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Passwords are so 2020

It’s time to coin a passphrase

Join the in crowd. Use passphrases, not passwords.

Uncomplicated passwords — like ABCDEFG and 1234abcd — might be simple to remember, but they’re very easy for hackers to guess.

In fact, among all accounts breached worldwide last year, 123456 was the password used by 23.2 million people, according to the National Cyber Security Centre in the United Kingdom.

It’s little wonder that online security experts advise users to ditch passwords for hard-to-hack passphrases.

Here’s how to create a secure, memorable passphrase:

• Select an easy-to-remember phrase. Let’s use “Be CyberSafe” as an example.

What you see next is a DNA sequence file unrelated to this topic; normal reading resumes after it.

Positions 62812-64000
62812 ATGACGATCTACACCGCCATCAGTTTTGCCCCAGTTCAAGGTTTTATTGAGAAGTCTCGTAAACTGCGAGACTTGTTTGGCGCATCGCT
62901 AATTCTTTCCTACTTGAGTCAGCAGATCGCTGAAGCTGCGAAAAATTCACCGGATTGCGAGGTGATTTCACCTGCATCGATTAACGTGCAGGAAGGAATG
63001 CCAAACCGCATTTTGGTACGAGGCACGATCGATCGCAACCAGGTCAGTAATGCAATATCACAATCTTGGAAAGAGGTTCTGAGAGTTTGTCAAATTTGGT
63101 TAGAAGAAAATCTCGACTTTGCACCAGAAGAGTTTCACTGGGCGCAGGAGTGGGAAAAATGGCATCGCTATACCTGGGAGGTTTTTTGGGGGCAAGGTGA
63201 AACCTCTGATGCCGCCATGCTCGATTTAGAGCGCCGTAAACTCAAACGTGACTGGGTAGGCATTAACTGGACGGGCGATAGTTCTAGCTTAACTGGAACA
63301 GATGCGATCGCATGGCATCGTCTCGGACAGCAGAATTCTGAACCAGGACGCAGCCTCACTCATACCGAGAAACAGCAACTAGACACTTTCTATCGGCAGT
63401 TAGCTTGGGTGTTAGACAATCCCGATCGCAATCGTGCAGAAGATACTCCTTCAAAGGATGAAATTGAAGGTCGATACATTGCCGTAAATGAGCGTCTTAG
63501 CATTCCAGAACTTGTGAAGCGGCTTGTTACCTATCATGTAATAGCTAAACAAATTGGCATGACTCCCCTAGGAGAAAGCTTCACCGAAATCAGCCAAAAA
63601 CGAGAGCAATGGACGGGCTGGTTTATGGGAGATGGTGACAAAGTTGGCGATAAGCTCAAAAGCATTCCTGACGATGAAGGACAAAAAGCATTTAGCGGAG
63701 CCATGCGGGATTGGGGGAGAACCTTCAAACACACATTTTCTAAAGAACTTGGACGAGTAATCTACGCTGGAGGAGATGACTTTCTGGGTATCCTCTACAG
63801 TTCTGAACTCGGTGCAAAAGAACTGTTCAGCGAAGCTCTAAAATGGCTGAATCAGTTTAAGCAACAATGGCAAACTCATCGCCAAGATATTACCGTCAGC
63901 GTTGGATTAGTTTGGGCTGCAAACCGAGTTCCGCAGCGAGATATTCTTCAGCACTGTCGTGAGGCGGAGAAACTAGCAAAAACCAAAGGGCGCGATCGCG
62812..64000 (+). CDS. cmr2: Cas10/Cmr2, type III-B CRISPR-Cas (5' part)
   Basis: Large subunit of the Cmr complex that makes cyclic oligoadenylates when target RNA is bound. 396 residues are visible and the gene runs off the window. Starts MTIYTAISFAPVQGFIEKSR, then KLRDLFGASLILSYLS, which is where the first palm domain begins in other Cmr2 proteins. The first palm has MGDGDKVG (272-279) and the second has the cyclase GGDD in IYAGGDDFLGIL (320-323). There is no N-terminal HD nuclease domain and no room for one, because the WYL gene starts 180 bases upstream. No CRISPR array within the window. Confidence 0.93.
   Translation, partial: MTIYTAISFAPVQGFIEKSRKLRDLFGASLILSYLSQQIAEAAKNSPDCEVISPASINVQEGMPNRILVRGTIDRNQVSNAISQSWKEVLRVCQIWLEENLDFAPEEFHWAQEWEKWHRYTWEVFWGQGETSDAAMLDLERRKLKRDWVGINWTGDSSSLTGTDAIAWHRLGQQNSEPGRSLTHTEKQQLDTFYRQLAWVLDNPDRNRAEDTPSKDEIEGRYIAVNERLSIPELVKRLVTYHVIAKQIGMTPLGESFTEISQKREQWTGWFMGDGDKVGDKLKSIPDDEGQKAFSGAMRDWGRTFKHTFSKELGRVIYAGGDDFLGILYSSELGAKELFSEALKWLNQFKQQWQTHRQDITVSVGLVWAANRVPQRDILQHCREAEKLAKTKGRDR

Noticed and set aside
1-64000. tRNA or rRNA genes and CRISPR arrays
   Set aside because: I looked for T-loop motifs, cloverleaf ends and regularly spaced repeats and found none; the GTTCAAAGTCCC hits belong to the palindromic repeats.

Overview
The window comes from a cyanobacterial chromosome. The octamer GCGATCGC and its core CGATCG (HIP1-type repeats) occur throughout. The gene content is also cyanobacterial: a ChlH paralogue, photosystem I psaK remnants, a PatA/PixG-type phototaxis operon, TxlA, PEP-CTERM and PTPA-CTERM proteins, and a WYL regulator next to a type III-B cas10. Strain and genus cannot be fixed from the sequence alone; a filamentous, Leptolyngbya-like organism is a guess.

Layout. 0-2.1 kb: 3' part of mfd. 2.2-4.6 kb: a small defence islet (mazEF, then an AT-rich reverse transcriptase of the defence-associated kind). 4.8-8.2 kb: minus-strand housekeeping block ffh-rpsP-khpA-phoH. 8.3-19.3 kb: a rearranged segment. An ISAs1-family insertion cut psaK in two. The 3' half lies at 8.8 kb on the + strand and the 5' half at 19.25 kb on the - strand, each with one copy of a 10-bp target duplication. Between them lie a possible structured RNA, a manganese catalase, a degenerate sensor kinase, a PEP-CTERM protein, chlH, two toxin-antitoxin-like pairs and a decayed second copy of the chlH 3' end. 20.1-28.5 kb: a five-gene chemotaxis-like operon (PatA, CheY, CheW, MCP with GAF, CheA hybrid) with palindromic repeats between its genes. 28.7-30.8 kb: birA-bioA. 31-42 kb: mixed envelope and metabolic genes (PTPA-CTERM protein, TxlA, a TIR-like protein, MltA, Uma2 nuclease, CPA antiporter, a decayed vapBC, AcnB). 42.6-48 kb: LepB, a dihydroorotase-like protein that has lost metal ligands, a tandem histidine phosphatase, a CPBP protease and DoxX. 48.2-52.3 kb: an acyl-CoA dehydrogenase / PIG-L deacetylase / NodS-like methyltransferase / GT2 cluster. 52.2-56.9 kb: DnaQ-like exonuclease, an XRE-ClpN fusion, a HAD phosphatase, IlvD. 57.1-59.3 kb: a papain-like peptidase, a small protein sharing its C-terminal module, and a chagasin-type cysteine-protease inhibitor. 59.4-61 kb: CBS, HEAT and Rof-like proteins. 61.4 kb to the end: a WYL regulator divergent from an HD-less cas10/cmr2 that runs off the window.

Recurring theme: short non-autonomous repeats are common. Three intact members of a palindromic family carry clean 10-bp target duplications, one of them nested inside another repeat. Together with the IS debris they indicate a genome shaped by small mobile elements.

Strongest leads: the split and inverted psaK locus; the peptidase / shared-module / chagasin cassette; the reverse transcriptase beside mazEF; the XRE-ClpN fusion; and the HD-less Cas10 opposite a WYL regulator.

• Change some letters into special characters or numbers to increase security and originality — B3_Cyb3rS*f3.

• Then add a unique identifier to distinguish passwords across different accounts — B3_Cyb3rS*f3_w0^k.

Keep passphrases written on paper stored in a safe location and never share them with anyone.

Additionally, to keep USPS computer systems safe, be sure all passphrases used on the postal network comply with requirements in Handbook AS-805, Information Security.

The CyberSafe at USPS Blue and LiteBlue pages have more cybersecurity best practices.